More to come
I awoke feeling completely disoriented. For a few scary seconds, the disgustingly outdated wallpaper of the apartment was something completely alien. Then I remembered the time jump and my racing heart stopped pounding in my ears. I swung my legs over the side of the bed and let my gaze trail up to the mirror on the vanity. I looked disheveled and utterly out of place. It was almost eerie to me that every detail in the glass was completely crisp and perfect. After a second of reflection, I got out of bed and opened my closet door. I didn’t want to go see Luca again in the scandalous leggings. Fortunately, I had a few maxi-skirts along for the summer, so I slipped on my favorite lavender skirt with a white v-neck tee. I’d grown a little since I’d last worn these clothes, and the skirt was almost too small, but I ignored it. I was only going to be here for a week; it was Luca’s clothes I needed to worry about. I could easily throw him in another of Dad’s old t-shirts, but pants? Yeah, my skinny jeans would not do him a whole lot of good.
I walked over to the wall mirror and stared at myself for a long time. It felt so different to have my hair down after a couple of years of wearing it in a medieval hairnet. At the same time, this was how I normally wore it here. After another minute of indecision, I wrapped it in a donut bun on the back of my head and went to check on Luca.
He was still fast asleep when I tiptoed into the room. He looked so dang cute when he was sleeping. I considered rummaging around for a sketchbook to draw him, but I figured that’d wake him up. I sat down in the recliner and tucked my feet up under me, just enjoying watching his strong shoulders rise and fall as he slept.
“It appears that a beautiful angel watched over me while I slept.” Luca mumbled, his beautiful green eyes opening a second later.
“Oh,” I gasped, feeling guilty, “I didn’t mean to wake you. I was just considering how perfect a sketch that would have been.”
“This is so strange.” Luca said, a bit of apprehension clouding his face. “I can’t wrap my mind around it. I keep thinking I’ll wake up in my bed in the castello.”
“That’s just how Gabi and I felt when we first arrived.” I said, feeling partly defensive and partly guilty for making him experience the utter confusion that I knew firsthand. “Well,” I said after a short pause, “Should I start some breakfast?”
“Breakfast?” Luca asked.
“Breaking our fast.” I explained, once again feeling a wave of guilt for using a word he didn’t know.
“Ah, yes please.” Luca returned, standing. “I shall help you.” I gave him a knife and a loaf of bread and set him to cutting. I figured I shouldn’t break out cereal yet, but we could maybe try toast. Back home in Boulder, I would have blared music while I fixed my breakfast in an attempt to wake Gabi up. I smiled as I edged around Luca toward my phone.
“Luca, would you like some music to accompany us as we work?” I asked, grinning mischievously.
“Do you plan to bring in a band to break our fast?” He asked, raising a quizzical eyebrow.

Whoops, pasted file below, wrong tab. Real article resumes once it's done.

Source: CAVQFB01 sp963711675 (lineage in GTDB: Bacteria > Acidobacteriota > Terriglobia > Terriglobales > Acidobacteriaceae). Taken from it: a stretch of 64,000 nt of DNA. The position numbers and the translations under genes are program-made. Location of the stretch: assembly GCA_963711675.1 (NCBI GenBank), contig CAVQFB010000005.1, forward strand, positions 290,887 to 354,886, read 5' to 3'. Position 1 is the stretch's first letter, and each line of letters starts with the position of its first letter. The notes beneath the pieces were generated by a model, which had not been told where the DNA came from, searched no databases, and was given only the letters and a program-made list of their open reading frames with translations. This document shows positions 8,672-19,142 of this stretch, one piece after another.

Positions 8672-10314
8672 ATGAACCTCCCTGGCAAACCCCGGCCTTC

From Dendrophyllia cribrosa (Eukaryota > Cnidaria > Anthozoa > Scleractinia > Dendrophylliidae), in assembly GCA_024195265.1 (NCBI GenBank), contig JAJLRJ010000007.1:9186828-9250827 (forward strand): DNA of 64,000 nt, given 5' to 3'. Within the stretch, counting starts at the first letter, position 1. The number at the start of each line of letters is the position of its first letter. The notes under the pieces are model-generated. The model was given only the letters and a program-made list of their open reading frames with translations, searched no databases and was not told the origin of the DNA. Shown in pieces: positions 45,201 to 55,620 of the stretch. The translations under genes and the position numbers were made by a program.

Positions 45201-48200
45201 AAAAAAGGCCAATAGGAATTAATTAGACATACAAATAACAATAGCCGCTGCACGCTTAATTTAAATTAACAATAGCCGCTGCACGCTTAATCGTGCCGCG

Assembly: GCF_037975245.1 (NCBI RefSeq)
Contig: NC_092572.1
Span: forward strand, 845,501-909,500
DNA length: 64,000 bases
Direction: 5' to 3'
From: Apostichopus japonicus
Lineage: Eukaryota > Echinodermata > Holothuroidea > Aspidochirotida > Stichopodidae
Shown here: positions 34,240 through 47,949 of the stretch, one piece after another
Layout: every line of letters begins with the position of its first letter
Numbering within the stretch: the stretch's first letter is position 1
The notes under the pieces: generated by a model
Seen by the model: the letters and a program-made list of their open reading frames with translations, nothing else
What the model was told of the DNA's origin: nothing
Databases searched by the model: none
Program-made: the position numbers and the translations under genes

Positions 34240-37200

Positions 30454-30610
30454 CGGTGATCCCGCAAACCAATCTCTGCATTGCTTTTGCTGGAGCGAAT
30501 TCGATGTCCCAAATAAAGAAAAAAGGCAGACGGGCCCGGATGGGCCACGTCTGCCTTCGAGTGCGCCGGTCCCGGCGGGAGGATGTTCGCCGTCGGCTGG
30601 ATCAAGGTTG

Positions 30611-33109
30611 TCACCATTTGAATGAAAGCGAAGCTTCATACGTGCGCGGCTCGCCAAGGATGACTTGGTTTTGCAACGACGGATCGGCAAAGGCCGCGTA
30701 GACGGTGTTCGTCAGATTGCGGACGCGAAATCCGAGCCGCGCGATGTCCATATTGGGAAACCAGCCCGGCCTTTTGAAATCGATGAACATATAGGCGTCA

“Something like that.” I mumbled. I searched my music library, trying to find something that Luca might appreciate. All the while, I could feel his eyes curiously watching my unfamiliar device. Eventually, I decided on Phillip Phillips’ Home. It seemed appropriate.
I pressed play and Luca’s eyes widened. The guitar chords emanated around the room for a minute before the vocals started in.
“Is there a person in here?” Luca asked, a little loudly.
“It’s coming from here.” I held up the phone. He took it carefully and stared, awestruck, at the screen. “We call it recording.” I said gently, trying not to laugh at his childlike wonder. “The man in the song sang and played his instrument and captured the sound so that we could play it over and over again.” It took me off guard for a second, realizing the complexity of technology for the first time, really. It had always just been a part of my life. I didn’t even bat an eye at the fact that I could poke a piece of glass and make it play music.
“How can you capture sound?” Luca asked, bewildered.
“To be honest, I don’t really know. I’ve always had electronic music, so it doesn’t seem strange to me.” I tried to explain everything as simply as possible without sounding condescending, but it was difficult. I was in my element; Luca was not.
We ate a simple breakfast, Luca in awe of the toaster and the refrigerator, the plastic plates and the paper napkins. Afterwards, I turned on the news, another habit from before that I fell back on.
“…last seen with Dr. Manero yesterday afternoon.” The announcer was saying, “Police have combed the area, but Dr. Betarrini and her daughters, Gabriella and Evangelia, seem to have disappeared into thin air.” Luca’s head snapped toward me from behind the TV, where he’d been examining the tangle of cords.
“Lia? Why is this box talking about your family?” His eyes were wide with concern. I sushed him quickly, staring intently at the screen.
“Dr. Manero intends to search the site for any criminal action, and he suspects that the Betarrinis have indeed compromised this priceless treasure.” The news anchor droned, sounding rather bored.
“That little weasel!” I yelled, knowing full well that this was the most logical outcome of our disappearance. It still stung though, this was Mom’s big breakthrough and Manero was already getting his filthy hands into it.
“What is this about?” Luca asked, slightly impatiently.
“Manero is always blocking Mom. I know it doesn’t matter anymore, but I still wish I could somehow give her credit for it.” I said, frustrated as all get out.
“What if this Manero person comes looking for you here?” Luca asked, focused on the more practical issue.
“Yeah, you’re right.” I said, “We need to get out of here.”